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Many people having seen the film "Dirty Dancing", will be reminded by music and dance of Mambo. This is no coincidence - Salsa (in English: sauce) in the USA evolved from several Latin American rhythms and dancing styles.



Salsa Cubana

Salsa music is no rhythm or music style. It is the union of all musical tendencies meeting today in Caribbean urban regions. Based on Cuban roots, musically enriched in New York of the seventies, Salsa spread all over the world. It is no wonder Salsa particularly can be found in regions prevailing the same social and cultural conditions as in Cuba, i.e. in Caracas (Venezuela), Barranquilla and Cali (Columbia) or San Juan (Puerto Rico), whose population is composed of black people and the descendants of African slaves. Salsa is the musical expression of the barrios, the urban quarters. The poor quarters more and more alike create themes and traditions having its proper effect in the Salsa texts today: family, love, friends, street, lack of money, violence and social dissatisfaction.


In the beginnings, from French Contredance, the Danzon evolved cultivated in the aristocratic dance halls of Havanna. But, like Bolero, it soon was taken up by common people and evolved into a popular folk dance. Up to the twenties, music and dance were a matter of race: the Afro Cubans had their Rumba, the white people danced Danzon. But shortly after the inauguration of republic in 1902 (the independence of Spain and the first US American military interventions), travelling workers from the far southeast of Cuba brought an dance to Havanna, which was combining black and white - a Creole mixture of Spanish and African traditions: the Son. The poetry and the string instruments are Spanish, the percussion and the syncopated rhythm are contributed by former slaves.

In the twenties, Son spread over the whole Cuban island into the cities. At each street corner its nonchalant syncopated rhythm could be heard. The musicians accompanied themselves with small lightly built instruments: the tres (a small sister of the Spanish guitar), bongo drums, maracas (known as Rumba balls) and the claves. An empty bottle often was used as bass instrument. When Son became the most popular dance in the capital city and the Habaneros fond of dancing filled bigger and bigger dancing halls, the instrumentation proved to be inadequate. Added were guitar, double-bass and trumpet - the instrumental basic equipment of innumerable sextetos and septetos in Havanna of the twenties.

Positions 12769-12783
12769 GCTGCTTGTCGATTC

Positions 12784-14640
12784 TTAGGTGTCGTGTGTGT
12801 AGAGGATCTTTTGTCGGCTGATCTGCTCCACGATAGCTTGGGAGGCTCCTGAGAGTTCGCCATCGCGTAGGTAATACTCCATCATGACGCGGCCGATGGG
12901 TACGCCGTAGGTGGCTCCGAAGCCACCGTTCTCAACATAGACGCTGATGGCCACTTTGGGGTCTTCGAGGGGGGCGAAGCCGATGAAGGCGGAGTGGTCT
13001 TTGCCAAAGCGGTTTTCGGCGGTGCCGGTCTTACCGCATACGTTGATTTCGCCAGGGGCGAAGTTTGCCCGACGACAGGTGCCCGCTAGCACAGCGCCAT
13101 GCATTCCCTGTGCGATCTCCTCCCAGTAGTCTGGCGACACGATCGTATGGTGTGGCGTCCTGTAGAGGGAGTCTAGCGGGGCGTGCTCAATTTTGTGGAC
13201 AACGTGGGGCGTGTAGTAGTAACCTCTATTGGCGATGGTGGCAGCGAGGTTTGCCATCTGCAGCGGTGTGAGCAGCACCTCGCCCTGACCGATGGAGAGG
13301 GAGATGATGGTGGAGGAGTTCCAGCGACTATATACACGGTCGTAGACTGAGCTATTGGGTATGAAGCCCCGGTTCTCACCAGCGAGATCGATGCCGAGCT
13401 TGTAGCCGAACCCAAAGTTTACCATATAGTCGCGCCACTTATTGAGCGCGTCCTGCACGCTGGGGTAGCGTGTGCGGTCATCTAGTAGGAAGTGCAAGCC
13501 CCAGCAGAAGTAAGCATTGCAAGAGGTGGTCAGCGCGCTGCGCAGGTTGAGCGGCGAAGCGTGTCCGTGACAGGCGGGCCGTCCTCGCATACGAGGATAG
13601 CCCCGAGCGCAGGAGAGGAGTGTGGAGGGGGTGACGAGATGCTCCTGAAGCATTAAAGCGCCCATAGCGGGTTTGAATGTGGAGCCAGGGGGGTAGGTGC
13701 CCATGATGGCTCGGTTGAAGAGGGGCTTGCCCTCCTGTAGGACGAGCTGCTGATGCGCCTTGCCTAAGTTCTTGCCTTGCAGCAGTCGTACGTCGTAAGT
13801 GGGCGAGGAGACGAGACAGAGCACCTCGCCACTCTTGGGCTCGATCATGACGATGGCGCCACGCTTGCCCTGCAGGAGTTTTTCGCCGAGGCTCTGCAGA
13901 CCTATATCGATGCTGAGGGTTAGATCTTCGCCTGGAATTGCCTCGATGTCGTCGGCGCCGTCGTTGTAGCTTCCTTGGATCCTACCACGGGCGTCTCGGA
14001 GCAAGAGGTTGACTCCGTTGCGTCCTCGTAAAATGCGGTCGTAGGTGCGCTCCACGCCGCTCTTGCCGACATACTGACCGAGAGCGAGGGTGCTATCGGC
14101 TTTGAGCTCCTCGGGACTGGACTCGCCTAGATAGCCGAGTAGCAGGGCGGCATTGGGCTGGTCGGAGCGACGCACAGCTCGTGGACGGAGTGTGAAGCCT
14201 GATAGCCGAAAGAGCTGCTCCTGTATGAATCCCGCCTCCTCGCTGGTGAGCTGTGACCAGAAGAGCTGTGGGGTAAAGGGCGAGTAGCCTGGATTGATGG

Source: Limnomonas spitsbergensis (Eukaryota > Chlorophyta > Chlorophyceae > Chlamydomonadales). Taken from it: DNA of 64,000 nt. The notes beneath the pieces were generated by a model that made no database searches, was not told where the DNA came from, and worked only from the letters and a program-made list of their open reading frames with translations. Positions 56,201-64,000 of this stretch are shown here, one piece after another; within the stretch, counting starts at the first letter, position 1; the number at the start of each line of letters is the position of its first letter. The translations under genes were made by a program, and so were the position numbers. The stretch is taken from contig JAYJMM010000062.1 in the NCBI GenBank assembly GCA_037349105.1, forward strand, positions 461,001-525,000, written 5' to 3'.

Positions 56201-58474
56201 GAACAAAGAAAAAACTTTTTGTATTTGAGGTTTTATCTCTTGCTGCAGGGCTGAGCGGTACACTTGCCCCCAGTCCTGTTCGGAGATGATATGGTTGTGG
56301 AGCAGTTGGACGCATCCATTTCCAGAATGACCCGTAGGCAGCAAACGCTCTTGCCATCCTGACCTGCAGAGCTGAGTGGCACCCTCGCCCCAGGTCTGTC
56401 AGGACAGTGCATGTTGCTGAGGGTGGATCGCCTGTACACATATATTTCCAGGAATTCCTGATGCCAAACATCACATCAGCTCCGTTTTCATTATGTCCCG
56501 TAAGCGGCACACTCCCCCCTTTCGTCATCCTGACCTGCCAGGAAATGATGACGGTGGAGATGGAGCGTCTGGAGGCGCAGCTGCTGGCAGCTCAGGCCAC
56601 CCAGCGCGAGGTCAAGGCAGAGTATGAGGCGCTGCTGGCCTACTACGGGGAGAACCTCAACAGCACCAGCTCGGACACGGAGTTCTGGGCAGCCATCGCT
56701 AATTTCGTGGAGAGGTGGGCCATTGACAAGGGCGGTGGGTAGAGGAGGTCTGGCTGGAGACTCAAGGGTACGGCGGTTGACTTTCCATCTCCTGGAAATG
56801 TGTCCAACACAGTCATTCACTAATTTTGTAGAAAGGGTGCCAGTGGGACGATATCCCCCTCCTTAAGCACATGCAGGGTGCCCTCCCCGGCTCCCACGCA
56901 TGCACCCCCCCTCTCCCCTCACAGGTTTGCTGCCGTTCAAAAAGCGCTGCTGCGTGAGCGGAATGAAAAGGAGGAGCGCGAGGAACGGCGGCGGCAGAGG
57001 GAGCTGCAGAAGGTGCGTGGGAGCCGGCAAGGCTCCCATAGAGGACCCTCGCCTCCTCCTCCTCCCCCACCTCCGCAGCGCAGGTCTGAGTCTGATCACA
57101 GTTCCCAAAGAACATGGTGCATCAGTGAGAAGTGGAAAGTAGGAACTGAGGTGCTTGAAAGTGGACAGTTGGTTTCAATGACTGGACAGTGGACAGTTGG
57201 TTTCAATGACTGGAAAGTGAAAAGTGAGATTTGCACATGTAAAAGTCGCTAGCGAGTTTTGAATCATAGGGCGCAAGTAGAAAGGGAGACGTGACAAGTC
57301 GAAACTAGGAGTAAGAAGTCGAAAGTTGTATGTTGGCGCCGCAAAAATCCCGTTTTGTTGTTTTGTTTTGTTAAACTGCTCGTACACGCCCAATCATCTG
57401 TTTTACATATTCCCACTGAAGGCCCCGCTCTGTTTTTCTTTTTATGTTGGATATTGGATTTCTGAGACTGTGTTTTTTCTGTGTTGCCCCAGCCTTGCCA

In the fourties and fifties two other world-famous Cuban rhythms competed with Son: Mambo and Cha-Cha-Cha. All three dancing tunes are traditionally played by Charanga orchestras faint reminding of European coffee house orchestras: tremulous strings, a piano slightly out of tune, a transverse flute, a rhythmic double-bass and the specific Caribbean percussion.

In the seventies Son came to America. Prominent names as Celia Cruz or Tito Puente introduced it into the music and nightclub scene of New York city. Soon the public media were interested in Son and began to market it by the name Salsa (hot sauce) all over the world. A typical product of this commercialized variant for instance is Salsa Romantica, which corresponds with the less spirited American and European taste and spread internationally.